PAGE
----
Young ICCA Skills Training Workshop: Emergency Arbitrators and Interim Measures in International Arbitration

21 September 201809:00 - 14:30(UTC-05)

Post Event Report


On an unusually sunny Friday morning in Bogotá, 2,600 metres nearer to the stars; Baker Mackenzie’s Office hosted the Young ICCA’s Skills Training Workshop on Interim Measures and Emergency Arbitrators in International Arbitration. The auditorium was full with young lawyers who met with experienced practitioners from Colombia and Ecuador. They shared their insights into the latest trends and outstanding issues surrounding the use of interim measures and emergency arbitrators both in International Commercial Arbitration and International Investment Arbitration.


Eduardo Zuleta, from Zuleta Abogados (Bogotá), presented the introductory remarks, stating the importance of analyzing interim measures in a practical way, rather than maintaining those discussions just in the theory. Mr. Zuleta emphasized on how arbitrators cannot forget the practical impacts of those decisions, both in commercial and investment aArbitration Proceedings. Issuing interim Measures needs a series of considerations regarding its nature and enforceability, but the affected industry must be taken on account as well, as it can be seen in construction cases or in a merge and acquisitions sale of shares. A good decision on the issuance of an interim measure takes on account both the requirements that have been developed regarding the topic, and the possible impacts of the ruling to the involved industry, as well. The evolution of arbitration led to the establishment of clear requirements regarding the topic, which are prima facie jurisdiction of the Tribunal, a right susceptible of protection, and a necessary, urgent and proportional measure. Although some of those requirements are subjective, the discussion cannot be kept on a bubble. A good decision on interim measures requires knowledge of the facts, the applicable law and the industry, on a case-by-case basis.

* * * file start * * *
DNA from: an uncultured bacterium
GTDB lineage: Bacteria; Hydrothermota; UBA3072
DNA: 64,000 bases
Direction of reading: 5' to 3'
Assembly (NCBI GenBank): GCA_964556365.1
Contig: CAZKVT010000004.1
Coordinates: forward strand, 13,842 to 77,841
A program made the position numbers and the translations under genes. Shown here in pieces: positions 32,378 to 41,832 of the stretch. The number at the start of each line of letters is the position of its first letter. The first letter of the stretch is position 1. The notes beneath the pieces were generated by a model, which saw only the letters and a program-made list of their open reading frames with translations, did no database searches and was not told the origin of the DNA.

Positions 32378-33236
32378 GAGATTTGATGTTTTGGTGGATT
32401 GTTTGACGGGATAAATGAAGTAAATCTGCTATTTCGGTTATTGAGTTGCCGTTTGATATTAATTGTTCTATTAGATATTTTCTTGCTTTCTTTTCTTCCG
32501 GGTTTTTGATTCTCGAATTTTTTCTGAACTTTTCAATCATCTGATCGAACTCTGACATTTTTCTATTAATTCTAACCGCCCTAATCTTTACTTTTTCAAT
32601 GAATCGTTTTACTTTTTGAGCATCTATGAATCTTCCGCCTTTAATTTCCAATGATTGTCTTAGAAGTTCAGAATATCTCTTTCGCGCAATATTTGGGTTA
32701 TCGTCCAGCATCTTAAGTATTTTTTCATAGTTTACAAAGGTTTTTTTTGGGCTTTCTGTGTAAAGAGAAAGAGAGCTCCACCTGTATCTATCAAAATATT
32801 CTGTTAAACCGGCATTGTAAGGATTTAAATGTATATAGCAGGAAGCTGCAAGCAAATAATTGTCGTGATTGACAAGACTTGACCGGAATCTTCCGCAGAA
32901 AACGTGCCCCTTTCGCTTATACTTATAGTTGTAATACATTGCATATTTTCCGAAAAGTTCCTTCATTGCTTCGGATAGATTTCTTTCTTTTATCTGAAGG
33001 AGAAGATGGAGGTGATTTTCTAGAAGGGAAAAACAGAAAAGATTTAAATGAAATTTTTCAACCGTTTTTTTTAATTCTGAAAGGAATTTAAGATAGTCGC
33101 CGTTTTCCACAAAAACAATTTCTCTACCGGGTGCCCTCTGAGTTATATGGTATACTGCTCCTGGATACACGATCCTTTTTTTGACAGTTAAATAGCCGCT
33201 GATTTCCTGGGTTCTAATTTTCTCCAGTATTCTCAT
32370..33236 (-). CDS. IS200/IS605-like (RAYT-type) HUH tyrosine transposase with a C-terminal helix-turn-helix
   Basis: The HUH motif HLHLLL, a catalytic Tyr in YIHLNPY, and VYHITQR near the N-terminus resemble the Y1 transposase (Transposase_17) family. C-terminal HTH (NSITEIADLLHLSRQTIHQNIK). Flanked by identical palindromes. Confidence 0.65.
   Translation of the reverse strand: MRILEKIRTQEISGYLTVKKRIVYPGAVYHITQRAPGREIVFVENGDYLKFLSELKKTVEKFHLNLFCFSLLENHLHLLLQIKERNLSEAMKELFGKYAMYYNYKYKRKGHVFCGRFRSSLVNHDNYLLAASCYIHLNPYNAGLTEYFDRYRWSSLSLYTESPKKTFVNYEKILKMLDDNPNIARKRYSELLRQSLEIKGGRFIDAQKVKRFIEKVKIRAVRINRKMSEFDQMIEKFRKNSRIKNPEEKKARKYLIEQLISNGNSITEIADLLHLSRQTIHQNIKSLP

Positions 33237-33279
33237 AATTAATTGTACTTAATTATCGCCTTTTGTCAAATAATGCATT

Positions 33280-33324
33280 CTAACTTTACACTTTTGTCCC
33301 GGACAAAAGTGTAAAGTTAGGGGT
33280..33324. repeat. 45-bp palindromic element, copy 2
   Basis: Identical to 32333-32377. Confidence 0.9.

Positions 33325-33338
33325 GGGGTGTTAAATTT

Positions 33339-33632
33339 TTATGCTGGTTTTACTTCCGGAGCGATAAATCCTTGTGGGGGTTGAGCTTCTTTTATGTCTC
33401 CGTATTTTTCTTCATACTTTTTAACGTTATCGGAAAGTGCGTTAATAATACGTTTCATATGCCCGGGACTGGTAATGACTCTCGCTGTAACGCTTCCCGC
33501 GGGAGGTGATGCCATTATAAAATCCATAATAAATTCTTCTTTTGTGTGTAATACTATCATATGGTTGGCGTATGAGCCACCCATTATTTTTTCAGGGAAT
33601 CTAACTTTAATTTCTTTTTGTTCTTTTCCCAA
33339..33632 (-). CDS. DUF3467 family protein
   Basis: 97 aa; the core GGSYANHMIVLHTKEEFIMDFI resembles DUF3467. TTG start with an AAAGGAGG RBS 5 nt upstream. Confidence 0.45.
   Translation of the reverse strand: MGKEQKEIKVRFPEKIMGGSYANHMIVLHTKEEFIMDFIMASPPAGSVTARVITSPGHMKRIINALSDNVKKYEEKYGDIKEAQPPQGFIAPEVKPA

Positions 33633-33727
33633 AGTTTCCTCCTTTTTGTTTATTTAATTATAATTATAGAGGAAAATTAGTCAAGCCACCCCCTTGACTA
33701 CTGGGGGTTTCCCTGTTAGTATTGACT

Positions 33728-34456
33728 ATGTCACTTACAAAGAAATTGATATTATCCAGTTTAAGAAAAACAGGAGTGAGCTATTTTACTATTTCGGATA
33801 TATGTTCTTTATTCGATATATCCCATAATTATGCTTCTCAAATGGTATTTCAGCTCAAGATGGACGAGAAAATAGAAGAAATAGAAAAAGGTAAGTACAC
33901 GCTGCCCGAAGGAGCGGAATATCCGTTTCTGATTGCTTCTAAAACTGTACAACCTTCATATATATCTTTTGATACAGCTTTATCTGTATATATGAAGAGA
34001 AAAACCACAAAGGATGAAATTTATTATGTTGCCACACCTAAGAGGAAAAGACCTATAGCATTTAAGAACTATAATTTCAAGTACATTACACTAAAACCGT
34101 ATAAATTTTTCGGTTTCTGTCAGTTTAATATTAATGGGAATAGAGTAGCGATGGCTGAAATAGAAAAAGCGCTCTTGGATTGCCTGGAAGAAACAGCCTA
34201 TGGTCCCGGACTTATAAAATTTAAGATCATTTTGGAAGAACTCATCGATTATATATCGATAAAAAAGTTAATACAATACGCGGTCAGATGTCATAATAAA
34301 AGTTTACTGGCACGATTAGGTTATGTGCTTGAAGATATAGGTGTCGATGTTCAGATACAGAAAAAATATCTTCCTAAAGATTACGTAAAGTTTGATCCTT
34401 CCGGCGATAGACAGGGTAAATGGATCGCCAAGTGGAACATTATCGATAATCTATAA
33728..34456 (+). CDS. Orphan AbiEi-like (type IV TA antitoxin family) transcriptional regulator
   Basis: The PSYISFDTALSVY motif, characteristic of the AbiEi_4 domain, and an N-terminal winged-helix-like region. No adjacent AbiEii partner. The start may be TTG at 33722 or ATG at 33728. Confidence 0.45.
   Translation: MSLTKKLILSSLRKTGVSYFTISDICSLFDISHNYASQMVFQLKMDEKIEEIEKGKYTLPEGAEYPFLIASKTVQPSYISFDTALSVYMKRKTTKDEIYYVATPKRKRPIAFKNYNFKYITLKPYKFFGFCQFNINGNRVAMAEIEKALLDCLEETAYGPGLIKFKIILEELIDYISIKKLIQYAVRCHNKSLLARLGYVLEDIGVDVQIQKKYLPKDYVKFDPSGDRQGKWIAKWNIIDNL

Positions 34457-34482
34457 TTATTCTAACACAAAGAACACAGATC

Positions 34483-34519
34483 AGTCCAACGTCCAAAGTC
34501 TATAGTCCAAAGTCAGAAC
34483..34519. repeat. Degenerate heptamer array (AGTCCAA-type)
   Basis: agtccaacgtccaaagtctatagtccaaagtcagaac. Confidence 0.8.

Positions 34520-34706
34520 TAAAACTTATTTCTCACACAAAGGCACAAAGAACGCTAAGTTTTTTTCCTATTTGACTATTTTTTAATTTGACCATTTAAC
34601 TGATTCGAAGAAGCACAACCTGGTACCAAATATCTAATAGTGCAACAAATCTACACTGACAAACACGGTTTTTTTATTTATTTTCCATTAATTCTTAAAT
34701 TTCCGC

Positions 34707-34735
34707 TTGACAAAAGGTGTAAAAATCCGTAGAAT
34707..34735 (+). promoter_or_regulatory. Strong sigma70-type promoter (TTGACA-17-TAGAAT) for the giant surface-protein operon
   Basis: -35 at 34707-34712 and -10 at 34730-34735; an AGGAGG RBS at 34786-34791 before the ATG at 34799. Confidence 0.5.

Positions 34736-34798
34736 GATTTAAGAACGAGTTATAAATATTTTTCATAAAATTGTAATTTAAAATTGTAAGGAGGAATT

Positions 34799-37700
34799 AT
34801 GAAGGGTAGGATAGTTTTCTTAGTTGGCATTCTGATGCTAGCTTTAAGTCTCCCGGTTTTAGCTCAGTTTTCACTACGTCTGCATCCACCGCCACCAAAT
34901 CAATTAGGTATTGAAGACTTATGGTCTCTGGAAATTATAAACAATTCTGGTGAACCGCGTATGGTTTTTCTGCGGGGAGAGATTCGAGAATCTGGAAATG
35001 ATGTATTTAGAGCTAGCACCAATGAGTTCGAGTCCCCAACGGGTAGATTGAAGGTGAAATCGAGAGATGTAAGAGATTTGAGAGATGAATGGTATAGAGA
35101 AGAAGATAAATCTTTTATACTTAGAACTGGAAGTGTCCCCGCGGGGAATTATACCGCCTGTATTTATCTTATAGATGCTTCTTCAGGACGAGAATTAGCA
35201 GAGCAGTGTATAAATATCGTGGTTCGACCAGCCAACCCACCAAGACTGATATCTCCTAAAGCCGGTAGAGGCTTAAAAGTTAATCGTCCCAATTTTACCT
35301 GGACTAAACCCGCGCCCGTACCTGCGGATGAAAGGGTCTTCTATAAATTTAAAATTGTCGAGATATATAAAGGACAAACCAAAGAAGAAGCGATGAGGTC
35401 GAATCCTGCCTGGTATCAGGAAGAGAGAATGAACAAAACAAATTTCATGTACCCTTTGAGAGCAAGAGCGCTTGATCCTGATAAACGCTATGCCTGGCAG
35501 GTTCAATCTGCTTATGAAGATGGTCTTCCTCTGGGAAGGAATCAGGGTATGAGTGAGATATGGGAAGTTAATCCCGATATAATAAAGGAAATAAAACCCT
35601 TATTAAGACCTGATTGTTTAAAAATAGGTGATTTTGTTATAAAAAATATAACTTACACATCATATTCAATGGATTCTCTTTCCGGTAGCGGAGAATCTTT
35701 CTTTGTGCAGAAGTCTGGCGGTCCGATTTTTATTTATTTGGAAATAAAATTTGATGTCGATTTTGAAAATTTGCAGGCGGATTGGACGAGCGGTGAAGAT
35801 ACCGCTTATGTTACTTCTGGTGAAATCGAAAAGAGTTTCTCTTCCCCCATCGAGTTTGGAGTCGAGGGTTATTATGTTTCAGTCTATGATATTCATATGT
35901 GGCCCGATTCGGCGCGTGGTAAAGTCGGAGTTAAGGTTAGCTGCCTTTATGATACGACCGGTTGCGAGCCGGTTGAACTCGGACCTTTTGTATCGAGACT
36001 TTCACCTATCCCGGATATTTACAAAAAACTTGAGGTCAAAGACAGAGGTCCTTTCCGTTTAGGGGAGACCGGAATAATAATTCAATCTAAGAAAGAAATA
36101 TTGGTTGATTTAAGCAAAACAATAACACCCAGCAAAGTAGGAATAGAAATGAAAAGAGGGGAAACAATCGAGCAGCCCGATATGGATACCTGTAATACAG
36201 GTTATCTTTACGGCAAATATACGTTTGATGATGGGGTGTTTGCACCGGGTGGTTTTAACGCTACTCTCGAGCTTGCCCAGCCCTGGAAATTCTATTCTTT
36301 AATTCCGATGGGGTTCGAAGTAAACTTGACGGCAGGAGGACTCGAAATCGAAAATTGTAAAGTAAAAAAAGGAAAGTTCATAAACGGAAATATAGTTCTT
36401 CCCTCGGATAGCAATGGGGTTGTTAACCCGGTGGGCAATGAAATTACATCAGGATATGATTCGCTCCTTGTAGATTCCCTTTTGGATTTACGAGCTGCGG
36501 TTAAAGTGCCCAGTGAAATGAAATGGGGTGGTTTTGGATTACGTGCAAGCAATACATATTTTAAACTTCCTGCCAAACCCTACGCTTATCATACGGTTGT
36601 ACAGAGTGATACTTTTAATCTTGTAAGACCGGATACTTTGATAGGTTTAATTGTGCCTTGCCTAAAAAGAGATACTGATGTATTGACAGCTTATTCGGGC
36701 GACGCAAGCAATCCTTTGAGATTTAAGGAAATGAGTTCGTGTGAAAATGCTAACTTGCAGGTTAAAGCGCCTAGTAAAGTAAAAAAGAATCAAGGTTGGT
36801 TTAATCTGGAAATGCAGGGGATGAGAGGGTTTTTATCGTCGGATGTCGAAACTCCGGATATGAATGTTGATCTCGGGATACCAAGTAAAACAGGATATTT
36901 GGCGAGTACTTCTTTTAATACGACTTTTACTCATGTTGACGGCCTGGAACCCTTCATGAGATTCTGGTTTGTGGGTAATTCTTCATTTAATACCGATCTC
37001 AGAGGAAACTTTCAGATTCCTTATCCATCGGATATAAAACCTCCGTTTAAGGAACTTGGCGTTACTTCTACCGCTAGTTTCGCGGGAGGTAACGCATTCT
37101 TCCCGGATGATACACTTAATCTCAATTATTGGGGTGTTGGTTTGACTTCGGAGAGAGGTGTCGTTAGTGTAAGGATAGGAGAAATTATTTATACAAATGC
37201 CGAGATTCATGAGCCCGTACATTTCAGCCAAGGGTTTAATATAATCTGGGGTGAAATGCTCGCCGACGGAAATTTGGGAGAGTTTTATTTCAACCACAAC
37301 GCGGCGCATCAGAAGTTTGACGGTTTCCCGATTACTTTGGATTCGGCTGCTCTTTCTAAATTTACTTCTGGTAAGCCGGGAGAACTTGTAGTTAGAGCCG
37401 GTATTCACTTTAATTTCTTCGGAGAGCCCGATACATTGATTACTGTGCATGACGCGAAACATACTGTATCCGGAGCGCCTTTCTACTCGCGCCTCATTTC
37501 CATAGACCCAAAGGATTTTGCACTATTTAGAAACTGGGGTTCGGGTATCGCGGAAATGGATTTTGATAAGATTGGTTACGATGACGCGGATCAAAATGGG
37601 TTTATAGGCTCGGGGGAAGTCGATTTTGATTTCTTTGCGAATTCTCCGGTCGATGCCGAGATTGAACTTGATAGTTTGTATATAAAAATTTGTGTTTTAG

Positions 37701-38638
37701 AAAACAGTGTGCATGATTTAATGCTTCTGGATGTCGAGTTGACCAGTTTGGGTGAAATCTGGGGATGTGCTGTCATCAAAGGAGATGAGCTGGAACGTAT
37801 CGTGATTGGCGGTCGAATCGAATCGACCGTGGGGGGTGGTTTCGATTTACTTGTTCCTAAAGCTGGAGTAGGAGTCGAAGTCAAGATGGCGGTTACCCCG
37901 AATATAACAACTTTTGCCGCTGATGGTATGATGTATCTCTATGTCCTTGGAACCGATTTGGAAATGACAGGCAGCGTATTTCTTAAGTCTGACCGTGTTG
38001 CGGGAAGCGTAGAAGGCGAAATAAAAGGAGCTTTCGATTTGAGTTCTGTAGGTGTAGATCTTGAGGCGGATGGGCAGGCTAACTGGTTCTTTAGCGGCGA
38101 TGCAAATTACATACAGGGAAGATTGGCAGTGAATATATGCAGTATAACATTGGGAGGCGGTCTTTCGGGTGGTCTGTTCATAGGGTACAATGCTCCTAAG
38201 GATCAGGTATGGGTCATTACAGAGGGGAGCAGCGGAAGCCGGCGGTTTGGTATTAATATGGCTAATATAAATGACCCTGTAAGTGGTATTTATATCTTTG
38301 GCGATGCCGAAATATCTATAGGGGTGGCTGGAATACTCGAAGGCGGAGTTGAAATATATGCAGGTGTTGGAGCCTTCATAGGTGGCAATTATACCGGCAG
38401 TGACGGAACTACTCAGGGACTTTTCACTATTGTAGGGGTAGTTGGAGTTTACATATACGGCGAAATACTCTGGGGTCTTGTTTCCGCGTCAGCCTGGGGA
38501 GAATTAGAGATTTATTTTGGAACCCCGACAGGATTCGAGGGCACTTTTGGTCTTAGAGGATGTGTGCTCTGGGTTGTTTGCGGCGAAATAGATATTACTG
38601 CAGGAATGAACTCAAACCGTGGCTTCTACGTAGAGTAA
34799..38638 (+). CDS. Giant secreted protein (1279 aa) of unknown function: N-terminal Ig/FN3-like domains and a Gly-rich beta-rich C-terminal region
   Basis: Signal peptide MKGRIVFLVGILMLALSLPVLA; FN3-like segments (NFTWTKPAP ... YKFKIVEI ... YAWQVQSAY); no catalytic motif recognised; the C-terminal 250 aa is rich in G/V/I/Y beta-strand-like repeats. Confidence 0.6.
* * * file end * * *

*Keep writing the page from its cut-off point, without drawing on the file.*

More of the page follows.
Mr. Zuleta's introduction to this cutting-edge topic was followed by the panel "Interim Measures in International Arbitration", moderated by Jorge Valencia, Associate at Baker McKenzie (Bogotá). The panel was composed by Claudia Benavides Galvis, partner at Baker McKenzie (Bogotá), Javier Jaramillo, Associate at Pérez Bustamente & Ponce (Quito), and María Camila Rincón Escobar, from the Agencia Nacional de Defensa Jurídica del Estado (the National Agency for the Judicial Defense of the State).


Mr. Valencia started the panel with a question regarding the issues and challenges faced by arbitrators in investment arbitration when granting an interim Measure. Ms. Rincón stated that investment arbitration does not have general rules for the topic, and the interim Measures requested can go as far as asking for the arbitral tribunal to stop extradition proceedings, as in the ICSID case Hydro S.r.l. and others v. Albania. An additional challenge that arbitrators in investment arbitration  proceedings may face relates with enforceability and non-compliance of those measures, since it could be difficult to enforce an interim measure in the hosting State, as  in Chevron v. Ecuador.  The next question to be answered relates with the possible consequences of non-compliance. Even though the ICSID Convention does not provide for an specific consequence, case law does. Non-compliance is dealt with adverse inferences or with the issuance of an order related with the costs bearded by the other party,  the latter being the most common one, since adverse inferences can lead to the challenge of the award and are only useful on the cases in which the measure is related with evidence.


International arbitration workshop in Bogota